Blockchain is worth considering for any application that requires a secure and transparent database and involves multiple parties. In oil and gas, handling royalty payments is but one of many use cases. In fact, Blockchain for Energy–a consortium that includes Chevron, ConocoPhillips, Hess, ExxonMobil, Pioneer Natural Resources and Repsol–has successfully tested blockchain-based systems for monitoring and paying produced water haulers. It also has deployed blockchains to speed balloting for authorizations for expenditure.
Because blockchain systems can simplify so many processes, companies as large and respected as IBM are developing infrastructure and software to support it. As that infrastructure grows and the number of blockchain experts rises, the costs and time required to deploy blockchain will shrink. The technology is already an effective way for producers, service companies and midstream firms to reduce operating costs and improve relationships with business partners, and it is only going to get better.
Editor’s Note: The authors are hosting a webinar on Dec. 15 that will explore in greater detail blockchain’s ability to streamline royalty payments and joint interest billing.
CHRISTOPHER H. SMITH is the executive vice president of business development for the energy division of NuArca, a provider of blockchain-based platforms for automating transactions and other multiparty decisions. Smith has more than 25 years of experience in the oil and gas industry, including leading acquisitions, operations and information/software systems for USA Petroleum, Tricon Energy, IHS EnergyData and Oracle Energy.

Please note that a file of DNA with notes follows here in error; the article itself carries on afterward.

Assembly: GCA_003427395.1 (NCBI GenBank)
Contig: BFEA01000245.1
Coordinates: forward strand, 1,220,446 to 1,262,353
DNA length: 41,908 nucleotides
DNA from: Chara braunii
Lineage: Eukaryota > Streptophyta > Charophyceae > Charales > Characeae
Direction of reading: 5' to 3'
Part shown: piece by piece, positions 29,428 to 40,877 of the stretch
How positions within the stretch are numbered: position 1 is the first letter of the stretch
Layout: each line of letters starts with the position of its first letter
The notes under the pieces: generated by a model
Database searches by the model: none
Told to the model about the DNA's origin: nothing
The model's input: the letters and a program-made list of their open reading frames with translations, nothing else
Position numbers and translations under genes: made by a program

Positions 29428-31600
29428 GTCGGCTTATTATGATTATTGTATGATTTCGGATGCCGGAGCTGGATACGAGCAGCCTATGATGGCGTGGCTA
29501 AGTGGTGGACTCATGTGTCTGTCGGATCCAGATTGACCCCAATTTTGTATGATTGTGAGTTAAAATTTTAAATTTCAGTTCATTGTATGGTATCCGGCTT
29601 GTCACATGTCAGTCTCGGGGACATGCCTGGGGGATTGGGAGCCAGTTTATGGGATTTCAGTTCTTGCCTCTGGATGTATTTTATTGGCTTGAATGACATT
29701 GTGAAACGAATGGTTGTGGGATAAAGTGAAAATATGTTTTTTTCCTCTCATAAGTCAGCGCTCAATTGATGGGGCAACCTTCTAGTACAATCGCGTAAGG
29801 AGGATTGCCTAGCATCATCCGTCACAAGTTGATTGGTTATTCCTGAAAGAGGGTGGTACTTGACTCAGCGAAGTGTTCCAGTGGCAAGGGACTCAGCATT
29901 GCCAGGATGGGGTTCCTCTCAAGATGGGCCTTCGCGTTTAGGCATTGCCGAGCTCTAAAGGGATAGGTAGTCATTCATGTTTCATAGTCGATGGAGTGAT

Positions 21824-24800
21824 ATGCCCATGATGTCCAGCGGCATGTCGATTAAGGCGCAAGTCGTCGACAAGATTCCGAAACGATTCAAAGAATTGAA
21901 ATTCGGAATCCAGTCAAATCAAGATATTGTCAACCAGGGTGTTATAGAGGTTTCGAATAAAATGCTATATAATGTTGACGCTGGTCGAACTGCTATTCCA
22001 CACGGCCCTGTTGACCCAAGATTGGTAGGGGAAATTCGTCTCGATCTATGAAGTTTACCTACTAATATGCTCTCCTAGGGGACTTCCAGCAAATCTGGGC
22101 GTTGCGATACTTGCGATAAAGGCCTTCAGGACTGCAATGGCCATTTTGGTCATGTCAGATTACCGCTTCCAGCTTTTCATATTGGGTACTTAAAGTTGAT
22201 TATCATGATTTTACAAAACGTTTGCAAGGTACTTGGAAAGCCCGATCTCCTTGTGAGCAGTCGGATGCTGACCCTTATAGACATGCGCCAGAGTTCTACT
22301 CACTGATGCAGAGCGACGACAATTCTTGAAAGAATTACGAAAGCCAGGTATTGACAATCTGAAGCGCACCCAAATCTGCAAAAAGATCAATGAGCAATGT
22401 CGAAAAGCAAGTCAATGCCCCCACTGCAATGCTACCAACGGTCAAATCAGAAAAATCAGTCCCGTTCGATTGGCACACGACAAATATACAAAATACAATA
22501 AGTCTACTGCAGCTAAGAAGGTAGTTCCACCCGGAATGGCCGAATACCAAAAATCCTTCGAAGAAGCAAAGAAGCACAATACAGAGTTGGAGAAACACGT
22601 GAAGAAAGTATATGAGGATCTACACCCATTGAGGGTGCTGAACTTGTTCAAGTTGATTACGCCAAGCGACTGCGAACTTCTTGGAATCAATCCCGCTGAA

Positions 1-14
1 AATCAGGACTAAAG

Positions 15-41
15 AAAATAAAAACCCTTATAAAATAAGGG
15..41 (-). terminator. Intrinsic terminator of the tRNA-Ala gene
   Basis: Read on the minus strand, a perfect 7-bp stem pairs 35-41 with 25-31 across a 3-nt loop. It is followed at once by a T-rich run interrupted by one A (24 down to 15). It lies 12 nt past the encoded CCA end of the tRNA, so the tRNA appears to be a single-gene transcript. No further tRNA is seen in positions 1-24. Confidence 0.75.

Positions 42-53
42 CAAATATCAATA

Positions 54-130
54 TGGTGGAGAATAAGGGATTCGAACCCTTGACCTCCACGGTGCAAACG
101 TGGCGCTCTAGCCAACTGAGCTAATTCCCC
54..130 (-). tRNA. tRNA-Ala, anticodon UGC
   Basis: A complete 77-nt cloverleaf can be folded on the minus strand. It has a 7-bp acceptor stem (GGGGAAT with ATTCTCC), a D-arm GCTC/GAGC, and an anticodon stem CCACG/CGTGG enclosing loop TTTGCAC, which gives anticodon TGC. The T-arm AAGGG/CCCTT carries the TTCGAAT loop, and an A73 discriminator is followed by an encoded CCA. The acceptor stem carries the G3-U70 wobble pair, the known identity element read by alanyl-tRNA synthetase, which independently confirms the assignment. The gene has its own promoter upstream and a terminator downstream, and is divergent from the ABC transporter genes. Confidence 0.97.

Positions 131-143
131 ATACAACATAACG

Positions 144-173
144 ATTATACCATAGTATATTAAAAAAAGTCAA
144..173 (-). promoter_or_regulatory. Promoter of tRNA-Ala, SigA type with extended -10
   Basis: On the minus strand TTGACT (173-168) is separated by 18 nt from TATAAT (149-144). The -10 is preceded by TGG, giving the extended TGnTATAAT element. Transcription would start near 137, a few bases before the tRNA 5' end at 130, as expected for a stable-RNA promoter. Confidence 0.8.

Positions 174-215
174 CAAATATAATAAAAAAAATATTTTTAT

TODD COOPER is the chief executive officer and co-founder of NuArca. He has more than 20 years’ experience leading and managing high-growth financial technology businesses. During his career, he has focused on helping tier one, global financial services firms manage risk and meet their regulatory obligations.
JB SLOAN is the executive vice president of product management for NuArca. He joined the company from Pegasystems, where he served as product manager for sales automation and customer service solutions designed for financial services. As part of this role, he managed the development and launch of the customer service chatbot solution for Facebook Message. In total, he has 15 years of product management experience in the financial services sector, including work for many of the world’s top 50 banks.